A federal district court in Washington DC sounded the death knell for a legal challenge to the Bureau of Land Management’s controversial "gather" and relocation of wild mustangs from the Calico Mountains Complex in Nevada. Handed down on May 24, the Court’s decision cleared the way for the relocation of so-called "excess" wild horses from the Calico Mountains Complex.

Earlier this year, the Court denied a request for a preliminary injunction to prevent the wild horse round up from taking place. The gather went on as planned. The plaintiffs, which included the animal welfare organization In Defense of Animals, renewed that argument, and also claimed that the proposed relocation of wild horses violated the Wild Free-Roaming Horses and Burros Act.

The Court found that claims challenging the legality of the round up were moot because the gather already had taken place and there was no relief to be granted. The second set of claims also failed because there was no link between the injuries asserted in the lawsuit and the BLM’s long-term plans to relocate the horses removed from the Complex.

Plaintiffs Terri Farley and Craig C. Downer submitted affidavits claiming that they were harmed by the round up and removal of a large number of wild horses from the Complex. They claimed that they planned to visit the area in the future to observe the horses in their natural habitat for both personal and professional interests, and that those interests would be impaired by reduced numbers in the herds. Even assuming that the claimed harm was sufficient to support the lawsuit, an assumption the Court made, the claim nevertheless failed. The asserted harm related to the round up of wild horses, which already had taken place, but not to any subsequent relocations, the Court said. The argument failed because the plaintiffs could not link their harm to the proposed relocations.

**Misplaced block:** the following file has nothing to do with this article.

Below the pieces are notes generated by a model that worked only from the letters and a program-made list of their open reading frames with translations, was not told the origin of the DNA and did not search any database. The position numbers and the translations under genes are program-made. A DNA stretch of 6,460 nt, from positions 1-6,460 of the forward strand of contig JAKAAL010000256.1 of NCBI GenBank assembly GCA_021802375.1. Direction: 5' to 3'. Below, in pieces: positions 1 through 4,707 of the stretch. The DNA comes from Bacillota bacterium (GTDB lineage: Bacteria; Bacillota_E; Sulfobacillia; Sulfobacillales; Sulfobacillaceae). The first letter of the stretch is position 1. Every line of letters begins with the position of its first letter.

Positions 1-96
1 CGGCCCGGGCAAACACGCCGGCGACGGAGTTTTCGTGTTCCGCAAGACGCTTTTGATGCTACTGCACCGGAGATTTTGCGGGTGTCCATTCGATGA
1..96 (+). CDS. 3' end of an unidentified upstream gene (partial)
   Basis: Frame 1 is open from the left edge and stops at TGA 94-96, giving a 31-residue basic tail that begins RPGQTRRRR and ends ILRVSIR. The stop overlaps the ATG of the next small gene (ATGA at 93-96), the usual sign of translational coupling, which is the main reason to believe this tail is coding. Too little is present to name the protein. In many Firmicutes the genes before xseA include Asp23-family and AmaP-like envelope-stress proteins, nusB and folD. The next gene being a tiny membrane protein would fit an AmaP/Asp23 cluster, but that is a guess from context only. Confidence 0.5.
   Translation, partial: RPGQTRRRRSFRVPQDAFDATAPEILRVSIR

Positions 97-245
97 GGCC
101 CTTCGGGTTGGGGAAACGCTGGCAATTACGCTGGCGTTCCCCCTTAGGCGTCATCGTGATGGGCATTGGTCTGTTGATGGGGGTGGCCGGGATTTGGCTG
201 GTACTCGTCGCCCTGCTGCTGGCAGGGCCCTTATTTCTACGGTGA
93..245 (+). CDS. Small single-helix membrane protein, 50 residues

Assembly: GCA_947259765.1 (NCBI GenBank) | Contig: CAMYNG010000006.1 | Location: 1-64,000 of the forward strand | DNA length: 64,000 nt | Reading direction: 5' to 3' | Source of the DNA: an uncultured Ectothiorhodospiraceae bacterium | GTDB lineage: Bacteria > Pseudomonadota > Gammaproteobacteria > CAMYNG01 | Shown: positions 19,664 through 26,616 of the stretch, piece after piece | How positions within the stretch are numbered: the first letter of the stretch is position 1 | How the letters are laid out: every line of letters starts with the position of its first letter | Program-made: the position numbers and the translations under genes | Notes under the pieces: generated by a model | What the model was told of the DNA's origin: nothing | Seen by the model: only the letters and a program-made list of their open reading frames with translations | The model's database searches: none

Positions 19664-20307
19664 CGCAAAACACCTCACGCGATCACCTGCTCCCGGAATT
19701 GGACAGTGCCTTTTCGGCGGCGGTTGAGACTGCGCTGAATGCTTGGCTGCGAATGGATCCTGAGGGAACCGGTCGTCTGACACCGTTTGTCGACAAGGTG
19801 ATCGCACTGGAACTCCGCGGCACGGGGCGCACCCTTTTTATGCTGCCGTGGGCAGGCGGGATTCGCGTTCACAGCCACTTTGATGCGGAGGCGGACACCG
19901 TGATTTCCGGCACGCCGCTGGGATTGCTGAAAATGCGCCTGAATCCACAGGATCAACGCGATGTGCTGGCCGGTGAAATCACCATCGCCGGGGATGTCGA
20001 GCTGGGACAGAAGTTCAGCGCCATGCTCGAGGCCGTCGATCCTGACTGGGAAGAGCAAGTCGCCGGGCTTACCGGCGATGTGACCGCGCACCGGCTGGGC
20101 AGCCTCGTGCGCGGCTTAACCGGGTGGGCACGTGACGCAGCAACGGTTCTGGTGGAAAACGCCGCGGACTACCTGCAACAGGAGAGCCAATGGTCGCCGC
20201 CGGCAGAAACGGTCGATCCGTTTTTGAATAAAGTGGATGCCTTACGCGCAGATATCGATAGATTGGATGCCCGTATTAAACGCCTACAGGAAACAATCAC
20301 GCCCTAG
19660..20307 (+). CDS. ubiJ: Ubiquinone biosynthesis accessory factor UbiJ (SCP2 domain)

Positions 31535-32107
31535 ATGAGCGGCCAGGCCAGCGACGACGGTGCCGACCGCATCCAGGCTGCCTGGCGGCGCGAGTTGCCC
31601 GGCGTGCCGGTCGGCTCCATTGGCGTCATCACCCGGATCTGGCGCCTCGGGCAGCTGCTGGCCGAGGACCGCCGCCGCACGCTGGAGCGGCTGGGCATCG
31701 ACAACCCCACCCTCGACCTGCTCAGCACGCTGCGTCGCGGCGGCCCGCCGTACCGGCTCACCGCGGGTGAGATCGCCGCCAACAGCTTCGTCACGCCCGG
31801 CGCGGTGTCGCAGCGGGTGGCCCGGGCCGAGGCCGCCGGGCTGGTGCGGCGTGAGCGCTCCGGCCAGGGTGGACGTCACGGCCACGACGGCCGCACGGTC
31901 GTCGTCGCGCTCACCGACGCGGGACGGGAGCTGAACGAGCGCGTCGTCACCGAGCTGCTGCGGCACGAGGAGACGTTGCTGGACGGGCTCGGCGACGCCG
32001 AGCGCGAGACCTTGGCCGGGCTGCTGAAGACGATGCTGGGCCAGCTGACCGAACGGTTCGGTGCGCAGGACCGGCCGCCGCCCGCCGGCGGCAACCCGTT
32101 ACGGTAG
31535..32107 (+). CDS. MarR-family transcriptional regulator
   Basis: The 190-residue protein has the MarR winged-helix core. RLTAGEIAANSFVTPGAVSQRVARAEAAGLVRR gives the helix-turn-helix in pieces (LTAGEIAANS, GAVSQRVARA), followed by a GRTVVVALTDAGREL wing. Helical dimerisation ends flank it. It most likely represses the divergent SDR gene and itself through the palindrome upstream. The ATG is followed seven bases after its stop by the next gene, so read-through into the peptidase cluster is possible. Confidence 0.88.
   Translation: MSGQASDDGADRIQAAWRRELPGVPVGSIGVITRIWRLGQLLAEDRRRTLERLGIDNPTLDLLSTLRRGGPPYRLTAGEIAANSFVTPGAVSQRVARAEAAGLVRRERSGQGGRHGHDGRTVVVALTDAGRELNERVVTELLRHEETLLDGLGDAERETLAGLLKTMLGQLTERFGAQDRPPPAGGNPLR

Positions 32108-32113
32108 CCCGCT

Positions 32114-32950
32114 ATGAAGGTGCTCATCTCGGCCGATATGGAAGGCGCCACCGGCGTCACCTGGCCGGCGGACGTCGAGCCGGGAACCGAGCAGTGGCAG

As in the earlier decision denying a preliminary injunction, the Court did not make any ruling—good or bad—about the merits of BLM gathers and relocations themselves. Instead, the Court merely decided it could not consider the lawsuit because the claims of harm were too speculative.

Under the Wild Free-Roaming Horses and Burros Act, the BLM is charged with protecting and managing the nation’s wild horses and burros in a "manner that is designed to achieve and maintain a thriving natural ecological balance on the public lands." This includes making determinations of "appropriate" population levels and managing herds to achieve those levels. To accomplish this in the Calico Mountains Complex, the BLM initially determined that some 2,000-3,000 wild horses needed to be rounded up and moved.

When the dust had settled, 1,922 horses had been rounded up by the BLM from five herd management areas. The round up left an estimated 600 horses in the Complex, a number at the low end of the 600-900 horses that the BLM estimates to be an appropriate population for the area. The horses were moved to the Indian Lakes Facility near Fallon, Nevada for short-term holding, with the ultimate goal being adoption or permanent placement somewhere else.

BLM efforts in general, and the Calico Mountains Complex gather and round up in particular, have been subjects of heated criticism from horse protection groups across the country. So far, according to published reports, close to 100 of the horses "gathered" from the Complex by the BLM have died or have been euthanized. How many of those horses, if any, would have died from natural causes if left alone is anybody’s guess.

Dr. Eric Davis, Director of the Humane Society Veterinary Medical Association Field Services visited the Indian Lake holding facility in March and reported that the "facilities were working well," that the staff was "skilled and dedicated to the welfare of the horses," that the condition of the horses was "improving," and that the preventive medical care is "adequate." It is dangerous to read too much into the report, however. It does not endorse the round up itself, only the aftermath, nor does it address the BLM's claimed need to gather and relocate the horses in the first place.

Dr. Davis concluded that "if horses are to be held in a feed yard like situation, the Indian Lakes facility and its staff does about as good a job as one could expect."

That is a very big "if." The relevant question may be: Is the solution to the "problem" worse than the problem itself?